Seasons and Suppers is my online food and cooking diary, where I get a chance to share what’s cooking in my kitchen throughout the year. Thanks for stopping by!
I love hearing from the people who stop by my site, so please feel free to get in touch with me anytime. Leave a comment on the site or drop me an email to email@example.com.
So, what’s cooking here?
Is it enough to say delicious stuff? Yeah, probably not. Ok then, so I love to cook simple, seasonal food, making use of what’s fresh and at it’s best, when it’s available, or just taking a few great ingredients and making something special out of it.
That doesn’t mean I’m all “fruit and veggies” (not that there’s anything wrong with that :). I have a legendary sweet tooth and a fondness for comfort food. For me, no food is “off limits”. I try to keep a healthy balance by indulging is some less often than others. My only rule – whatever it is I crave, I’ll try to make it at home, from scratch as often as I can.
So all that said, you’ll find a bit of everything here – seasonal and healthy; hearty and comforting; sometimes a little bit sinful … but always delicious.
A bit more about the cook and her resident taste-testers
I am a home cook, schooled by trial and error and almost 30 years of putting dinner on the table. I also love to eat great food, which is probably my biggest motivation :) I’ve learned that eating well doesn’t have to involve lots of time, money or fancy ingredients. I also believe that if I’m making it myself, in my own kitchen, from good and fresh ingredients, I’m already a good part of the way to eating well.
I have been married for 28 years and am the mother of 2. Our oldest has “left the nest” and our 18 year old daughter is in her first year of college, so she’s just home weekends and holidays these days. We are slowly adjusting to being almost empty-nesters. My husband is a “meat and potatoes” kind of guy. Over the years, he’s gradually come around to accepting that not every meal has to include meat and potatoes. I’m thankful for that.
We live on a 5 acre, rural property just outside of Bracebridge, Ontario (or “in the bush”, as our daughter often refers to it). I cook in a kitchen that was the original log home that sat on this property and was built in 1870. It’s full of modern conveniences though (thankfully!). All except a dishwasher. We have never installed one, so I do all the washing up from my cooking adventures by hand. Yes, I do have dish-pan hands.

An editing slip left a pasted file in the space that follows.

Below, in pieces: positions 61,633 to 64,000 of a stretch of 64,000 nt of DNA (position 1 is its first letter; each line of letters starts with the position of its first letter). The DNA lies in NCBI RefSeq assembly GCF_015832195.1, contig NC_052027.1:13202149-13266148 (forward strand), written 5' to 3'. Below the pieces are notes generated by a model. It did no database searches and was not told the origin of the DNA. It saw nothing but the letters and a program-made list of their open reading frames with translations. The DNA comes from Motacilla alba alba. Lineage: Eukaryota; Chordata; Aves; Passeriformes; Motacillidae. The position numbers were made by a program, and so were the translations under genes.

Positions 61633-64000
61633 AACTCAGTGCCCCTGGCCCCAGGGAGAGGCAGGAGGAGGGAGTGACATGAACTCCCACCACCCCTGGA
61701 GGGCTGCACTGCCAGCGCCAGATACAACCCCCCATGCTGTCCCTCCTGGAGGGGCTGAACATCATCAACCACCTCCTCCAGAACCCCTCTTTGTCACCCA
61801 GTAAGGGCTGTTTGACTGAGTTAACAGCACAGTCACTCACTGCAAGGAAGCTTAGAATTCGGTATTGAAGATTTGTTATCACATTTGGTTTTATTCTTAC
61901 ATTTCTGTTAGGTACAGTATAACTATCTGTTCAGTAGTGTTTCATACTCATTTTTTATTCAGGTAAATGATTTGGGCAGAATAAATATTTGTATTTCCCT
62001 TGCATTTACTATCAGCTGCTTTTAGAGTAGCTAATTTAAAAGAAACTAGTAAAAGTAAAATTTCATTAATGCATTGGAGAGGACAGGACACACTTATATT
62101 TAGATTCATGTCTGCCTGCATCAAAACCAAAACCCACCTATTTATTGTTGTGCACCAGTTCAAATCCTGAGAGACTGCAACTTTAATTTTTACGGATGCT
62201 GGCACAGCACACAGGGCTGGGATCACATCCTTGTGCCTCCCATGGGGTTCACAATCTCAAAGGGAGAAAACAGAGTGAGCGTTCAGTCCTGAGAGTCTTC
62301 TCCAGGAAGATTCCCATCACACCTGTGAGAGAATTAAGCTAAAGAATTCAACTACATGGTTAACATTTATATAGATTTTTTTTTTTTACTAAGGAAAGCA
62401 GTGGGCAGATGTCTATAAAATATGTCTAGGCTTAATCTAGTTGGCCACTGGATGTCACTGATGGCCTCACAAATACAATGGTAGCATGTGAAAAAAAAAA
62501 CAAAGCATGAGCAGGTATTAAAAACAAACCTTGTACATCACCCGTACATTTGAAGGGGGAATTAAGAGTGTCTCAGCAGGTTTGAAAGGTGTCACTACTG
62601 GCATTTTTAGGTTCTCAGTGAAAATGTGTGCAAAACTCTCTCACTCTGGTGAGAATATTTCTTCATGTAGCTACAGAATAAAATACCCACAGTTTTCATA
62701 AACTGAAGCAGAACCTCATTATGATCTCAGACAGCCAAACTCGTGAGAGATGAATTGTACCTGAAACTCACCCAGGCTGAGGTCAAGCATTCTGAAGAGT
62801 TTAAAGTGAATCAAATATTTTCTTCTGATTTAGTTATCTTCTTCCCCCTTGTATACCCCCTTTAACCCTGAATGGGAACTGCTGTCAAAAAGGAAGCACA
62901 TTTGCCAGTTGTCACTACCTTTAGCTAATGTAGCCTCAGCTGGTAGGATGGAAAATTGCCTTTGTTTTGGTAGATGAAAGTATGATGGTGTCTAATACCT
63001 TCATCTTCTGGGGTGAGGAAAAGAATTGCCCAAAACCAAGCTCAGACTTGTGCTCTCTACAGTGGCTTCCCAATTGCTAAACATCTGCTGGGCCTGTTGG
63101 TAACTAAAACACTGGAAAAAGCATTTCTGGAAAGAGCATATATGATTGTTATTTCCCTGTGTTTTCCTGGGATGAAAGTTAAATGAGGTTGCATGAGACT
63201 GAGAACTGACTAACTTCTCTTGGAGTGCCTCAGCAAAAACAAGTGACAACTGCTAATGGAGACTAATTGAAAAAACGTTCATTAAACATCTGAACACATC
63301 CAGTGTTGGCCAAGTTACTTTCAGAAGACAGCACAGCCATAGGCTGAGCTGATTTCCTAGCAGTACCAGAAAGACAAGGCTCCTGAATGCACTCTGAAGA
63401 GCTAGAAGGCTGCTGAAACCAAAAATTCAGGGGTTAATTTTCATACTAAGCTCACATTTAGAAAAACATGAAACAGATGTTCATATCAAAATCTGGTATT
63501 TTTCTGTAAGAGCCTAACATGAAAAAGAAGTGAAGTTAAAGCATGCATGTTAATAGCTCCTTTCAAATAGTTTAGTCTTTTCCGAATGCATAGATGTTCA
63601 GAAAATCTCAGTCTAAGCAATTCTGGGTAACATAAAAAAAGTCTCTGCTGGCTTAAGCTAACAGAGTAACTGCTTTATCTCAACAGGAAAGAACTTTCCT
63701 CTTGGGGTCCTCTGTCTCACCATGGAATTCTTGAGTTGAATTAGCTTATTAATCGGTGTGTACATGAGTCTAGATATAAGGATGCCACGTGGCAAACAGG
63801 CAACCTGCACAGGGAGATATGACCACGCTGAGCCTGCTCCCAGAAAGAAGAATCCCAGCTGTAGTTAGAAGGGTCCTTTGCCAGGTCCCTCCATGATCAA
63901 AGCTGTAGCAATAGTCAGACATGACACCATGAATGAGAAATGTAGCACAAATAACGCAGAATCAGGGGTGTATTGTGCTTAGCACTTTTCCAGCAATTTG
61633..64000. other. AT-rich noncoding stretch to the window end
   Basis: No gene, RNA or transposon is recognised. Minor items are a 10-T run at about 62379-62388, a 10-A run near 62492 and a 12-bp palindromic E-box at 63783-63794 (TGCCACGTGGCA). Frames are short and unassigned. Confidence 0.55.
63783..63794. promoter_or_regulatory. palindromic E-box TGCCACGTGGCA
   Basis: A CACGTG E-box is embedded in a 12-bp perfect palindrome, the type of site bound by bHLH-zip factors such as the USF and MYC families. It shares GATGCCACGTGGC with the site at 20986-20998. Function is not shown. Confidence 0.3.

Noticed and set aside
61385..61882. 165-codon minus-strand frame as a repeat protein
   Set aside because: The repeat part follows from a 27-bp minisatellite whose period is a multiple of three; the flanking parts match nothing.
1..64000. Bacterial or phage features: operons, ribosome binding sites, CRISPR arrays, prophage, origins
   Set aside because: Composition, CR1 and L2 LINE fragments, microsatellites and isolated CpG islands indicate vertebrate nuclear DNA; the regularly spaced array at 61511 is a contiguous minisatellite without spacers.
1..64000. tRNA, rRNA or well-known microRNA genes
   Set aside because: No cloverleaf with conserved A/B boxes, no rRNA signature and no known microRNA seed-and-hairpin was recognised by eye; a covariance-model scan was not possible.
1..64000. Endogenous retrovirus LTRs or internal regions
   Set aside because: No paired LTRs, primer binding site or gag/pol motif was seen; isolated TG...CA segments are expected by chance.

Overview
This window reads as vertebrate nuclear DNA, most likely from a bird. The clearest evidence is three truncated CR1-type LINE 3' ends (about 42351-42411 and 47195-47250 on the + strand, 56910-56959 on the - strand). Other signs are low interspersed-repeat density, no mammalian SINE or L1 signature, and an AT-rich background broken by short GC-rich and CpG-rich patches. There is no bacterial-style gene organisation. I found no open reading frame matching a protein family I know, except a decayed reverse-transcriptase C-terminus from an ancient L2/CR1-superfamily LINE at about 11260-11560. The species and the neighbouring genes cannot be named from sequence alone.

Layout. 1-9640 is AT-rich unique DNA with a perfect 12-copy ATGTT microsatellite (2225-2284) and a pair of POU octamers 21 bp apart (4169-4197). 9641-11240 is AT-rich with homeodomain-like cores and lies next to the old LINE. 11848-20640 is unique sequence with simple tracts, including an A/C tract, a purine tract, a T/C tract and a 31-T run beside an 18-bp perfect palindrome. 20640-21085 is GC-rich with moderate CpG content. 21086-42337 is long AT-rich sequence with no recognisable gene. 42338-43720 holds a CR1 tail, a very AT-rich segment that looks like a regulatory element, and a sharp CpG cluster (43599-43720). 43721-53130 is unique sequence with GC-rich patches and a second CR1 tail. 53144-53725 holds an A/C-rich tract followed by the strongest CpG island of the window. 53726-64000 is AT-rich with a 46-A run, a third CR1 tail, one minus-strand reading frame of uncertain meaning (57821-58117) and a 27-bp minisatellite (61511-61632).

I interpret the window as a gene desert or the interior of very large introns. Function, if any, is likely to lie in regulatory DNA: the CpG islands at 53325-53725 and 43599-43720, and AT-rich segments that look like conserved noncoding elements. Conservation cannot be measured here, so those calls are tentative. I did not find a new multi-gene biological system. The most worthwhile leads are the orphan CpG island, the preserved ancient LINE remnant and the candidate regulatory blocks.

10 Things About Me
1. I am one of those people who thinks Cilantro tastes like soap. Apparently it’s a genetic thing.
2. I don’t like olives, lamb, fennel, eggplant or Brussels sprouts (and Cilantro, of course).
3. I love goat cheese and if I could, would find a way to work it into every dish.
4. I bake all the bread for my family. Baking with yeast is my happy place.
5. I’m impatient by nature and it has caused me more than a few cooking failures.
6. I was born and raised in Muskoka. So was my Dad and my Grandmother.
7. I complain a lot about the winter here, but I secretly think it is really beautiful and peaceful. (Now, no longer a secret, I guess ;)
8. I am addicted (in a healthy way) to … coffee, the internet, tv – love CSI (the original), Criminal Minds and almost anything on HBO. And the Real Housewives of just about any city (my guilty pleasure).
9. In the summer of 2012, I broke my arm after I fell off the chair I was standing on to take a picture of this Dutch baby.
10. I will probably continue to stand on chairs to take food photos, because sometimes … I just never learn.
I shoot my food photos with a Canon T3i DSLR, usually with a 50mm 1.8 lens (the nifty fifty). I also have a 60mm macro lens that I love. I only shoot in natural light, which is a challenge during the long, dark Canadian winters. I process all my photos with Photoshop, since I shoot in RAW and prefer to do the finishing touches like sharpening and contrast after. While I have dabbled in (amateur) photography for a number of years, I found food photography a definite challenge. Turns out making delicious food into a delicious photo is not that easy :) But that said, I’ve loved the process of learning.
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The Fine Print (or what’s cool and what’s not)
It’s cool to post any of my photos on Pinterest or Tumblr (or a similar photo-sharing site), providing the photo links back to the respective recipe page. And thanks for sharing!
It’s cool to use my photos in a recipe-round-up type post, where only the photo is shown and the photo links back to the recipe here (or a text link below/beside the photo). And thanks for the link love!
It’s not cool to link directly to the photo to display it on your site. That’s called hotlinking and it uses my bandwidth to display content on your site. Definitely not cool.
It’s cool to use any recipe you find on this site on your site (recipes are for sharing!) If posting on your own blog, please take your own photos and re-write the instructions in your own words. A link back to my original post would be cool, especially if the recipe is original (doesn’t indicate it was adapted from another source).
It’s not cool to post both my photos and recipe copy (re-written or not) on your site or post it onto a recipe sharing site. After all, if you’ve posted all the content on your site (or another site), what reason would anyone have to visit here? And since I’m the one who bought the ingredients, cooked it, photographed it and wrote it up, I figure it’s not too much to ask that visitors enjoy the content on my site (and not yours or theirs). It’s really only fair, right?
All photos are © Seasons and Suppers. Always and forever. When in doubt about use, please email me for permission. I’m nice. I am usually happy to share.